Classic Album Review :: & You Will Know Us By the Trail of Dead — Source Tags & Codes

I fought with myself for a time about which one of the 10+ albums to write about. Minus one album, I fucking love everything this band has released, and the one album is not bad. It just doesn’t hold a candle to everything else this band has done. So, I thought I’d write about the first album that I picked up from this band. Unrelated, but this also stands as my favourite from this band.

On top of having the longest name of any band I revisit on a regular basis, & You Will Know Us By the Trail Of Dead (from here on referred to as Trail of Dead) is one of the most reliable bands that I have ever come across. They brilliantly fuse punk and folk, without sounding too pirate based. Somehow, their recording tone is always huge — larger than life, really.

For just being three main musicians on the recording, it’s a bit amazing. Yes, this album boasts having over 13 musicians in the studio, but the band was only a 3-piece at the time. And, regardless of how many people were in the studio: the drums are what make everything so bombastic. The kick drum in particular permeates every noise layered over it- almost like it is defying anything to try to drown it out.

Guitars are a beautiful drone. Yes, there are probably many layers of distortion and lead riffs, but they are used to create a beautiful miasma that guide the orchestrations from part to part. “How Near How Far” is a brilliant demonstration of this. Though the bass slides up and down the scales, and the guitars jingle through several notes, it creates this level of noise. Yes, there is definition. You need to find it, however. Rarely does an album challenge the listener this much to realize just how beautiful it is.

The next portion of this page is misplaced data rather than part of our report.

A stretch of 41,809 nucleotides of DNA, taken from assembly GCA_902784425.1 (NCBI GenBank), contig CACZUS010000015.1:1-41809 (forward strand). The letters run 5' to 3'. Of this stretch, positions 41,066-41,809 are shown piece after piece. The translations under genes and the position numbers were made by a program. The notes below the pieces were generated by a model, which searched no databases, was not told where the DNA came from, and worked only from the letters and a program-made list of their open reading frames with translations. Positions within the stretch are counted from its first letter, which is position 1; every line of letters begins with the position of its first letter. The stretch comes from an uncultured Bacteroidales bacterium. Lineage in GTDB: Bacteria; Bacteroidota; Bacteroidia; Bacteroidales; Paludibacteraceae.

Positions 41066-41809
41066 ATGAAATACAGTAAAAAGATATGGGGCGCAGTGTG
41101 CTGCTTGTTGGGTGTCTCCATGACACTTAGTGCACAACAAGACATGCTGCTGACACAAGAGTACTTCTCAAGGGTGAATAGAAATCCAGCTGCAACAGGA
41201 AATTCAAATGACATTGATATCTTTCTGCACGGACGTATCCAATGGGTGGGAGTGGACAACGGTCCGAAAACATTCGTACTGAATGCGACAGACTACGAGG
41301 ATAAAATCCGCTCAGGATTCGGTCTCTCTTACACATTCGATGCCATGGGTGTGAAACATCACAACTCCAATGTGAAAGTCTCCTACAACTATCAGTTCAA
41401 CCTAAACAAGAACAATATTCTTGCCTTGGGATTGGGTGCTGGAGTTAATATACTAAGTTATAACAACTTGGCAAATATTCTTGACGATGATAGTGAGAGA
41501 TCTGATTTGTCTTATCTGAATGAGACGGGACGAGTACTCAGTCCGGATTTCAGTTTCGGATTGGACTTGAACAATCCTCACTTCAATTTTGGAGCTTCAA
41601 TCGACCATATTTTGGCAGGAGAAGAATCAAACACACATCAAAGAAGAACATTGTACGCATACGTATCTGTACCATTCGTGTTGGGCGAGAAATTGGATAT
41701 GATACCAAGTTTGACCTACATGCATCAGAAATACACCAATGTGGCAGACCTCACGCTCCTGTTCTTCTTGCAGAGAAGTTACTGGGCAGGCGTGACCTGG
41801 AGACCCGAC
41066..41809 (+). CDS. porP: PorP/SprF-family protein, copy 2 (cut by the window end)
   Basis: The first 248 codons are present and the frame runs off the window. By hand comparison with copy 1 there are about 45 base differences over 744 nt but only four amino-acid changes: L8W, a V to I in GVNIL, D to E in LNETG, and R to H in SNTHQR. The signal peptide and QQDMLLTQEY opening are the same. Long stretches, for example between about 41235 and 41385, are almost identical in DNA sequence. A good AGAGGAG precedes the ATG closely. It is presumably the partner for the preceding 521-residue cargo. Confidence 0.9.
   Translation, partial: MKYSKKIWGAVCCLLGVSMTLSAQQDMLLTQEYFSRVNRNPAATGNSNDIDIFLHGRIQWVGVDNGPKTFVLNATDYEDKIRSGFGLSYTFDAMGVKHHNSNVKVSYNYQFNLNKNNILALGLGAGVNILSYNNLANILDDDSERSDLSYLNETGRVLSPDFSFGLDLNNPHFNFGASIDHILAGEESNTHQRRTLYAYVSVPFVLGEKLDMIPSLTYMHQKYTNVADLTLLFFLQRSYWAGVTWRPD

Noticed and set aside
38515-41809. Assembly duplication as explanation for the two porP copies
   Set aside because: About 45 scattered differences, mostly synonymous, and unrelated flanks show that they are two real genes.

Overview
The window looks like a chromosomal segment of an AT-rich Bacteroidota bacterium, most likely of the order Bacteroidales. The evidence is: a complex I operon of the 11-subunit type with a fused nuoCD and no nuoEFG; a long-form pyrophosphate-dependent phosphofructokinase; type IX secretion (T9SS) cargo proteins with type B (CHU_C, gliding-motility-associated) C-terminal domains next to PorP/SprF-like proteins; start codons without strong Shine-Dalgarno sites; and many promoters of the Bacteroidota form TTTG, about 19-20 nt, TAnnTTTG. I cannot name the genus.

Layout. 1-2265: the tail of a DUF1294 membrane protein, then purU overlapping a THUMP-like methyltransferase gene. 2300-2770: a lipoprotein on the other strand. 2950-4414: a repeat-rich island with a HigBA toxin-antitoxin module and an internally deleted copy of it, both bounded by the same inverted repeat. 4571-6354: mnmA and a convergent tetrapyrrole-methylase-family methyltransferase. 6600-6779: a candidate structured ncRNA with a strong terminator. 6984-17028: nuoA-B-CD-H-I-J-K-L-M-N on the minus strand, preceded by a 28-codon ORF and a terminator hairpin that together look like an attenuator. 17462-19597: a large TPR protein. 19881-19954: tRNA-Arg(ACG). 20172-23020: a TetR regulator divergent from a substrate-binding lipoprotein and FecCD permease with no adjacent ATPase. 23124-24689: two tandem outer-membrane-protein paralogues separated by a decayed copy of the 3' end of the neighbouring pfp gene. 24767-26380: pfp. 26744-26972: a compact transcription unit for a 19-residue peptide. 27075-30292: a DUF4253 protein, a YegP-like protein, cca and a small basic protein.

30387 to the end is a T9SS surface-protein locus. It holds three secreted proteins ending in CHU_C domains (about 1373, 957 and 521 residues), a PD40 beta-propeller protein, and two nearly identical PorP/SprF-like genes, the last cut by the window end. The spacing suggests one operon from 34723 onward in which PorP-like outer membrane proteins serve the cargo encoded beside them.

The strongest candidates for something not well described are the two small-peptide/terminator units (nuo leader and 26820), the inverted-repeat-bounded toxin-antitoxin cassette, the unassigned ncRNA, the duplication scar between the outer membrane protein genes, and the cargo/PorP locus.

Now, when I saw challenge the listener, I am not saying that it is off-putting or not pleasant. I am simply pointing out how from afar it seems like a simple pop-rock album with strained vocals. It’s when you sit down and listen deeper that you notice the nuance and complexity that comes with this recording.

Second favourite opening for an album ever, by the way. The only album that takes it over is the album So Divided that Trail of Dead released 4 years later. The intro track is only 1:29, but it complexly disarms the listener before the chaos starts. If you wanted to discredit that track as the intro, the first song (It Was There That I Saw You) kicks the listener in the face right away. It is nothing short of an assault on the senses. As hard as it kicks in, the song moves into a lull by the 1:00 mark. It is an amazing piece, the the song as a whole has an almost classical orchestration.

I could gush over every song individually, but I should really think about wrapping this piece up. My end thoughts on this recommendation are as follows: if you know the band, this album is nowhere near surprising. If you don’t already have it, I question your taste in music. If you DO NOT know this band, do yourself the greatest favour ever and listen through this masterpiece.

Also, you’re welcome.

HEY! Did you know that I have released a book?

It’s a reedit of You’re Not Dead with a bunch of other short stories all wrapped up. The length has ballooned out to a nice 205 pages. It’s really inexpensive, and available most places that you would order a book from! Links here, but let me know if you find more and I will update accordingly!

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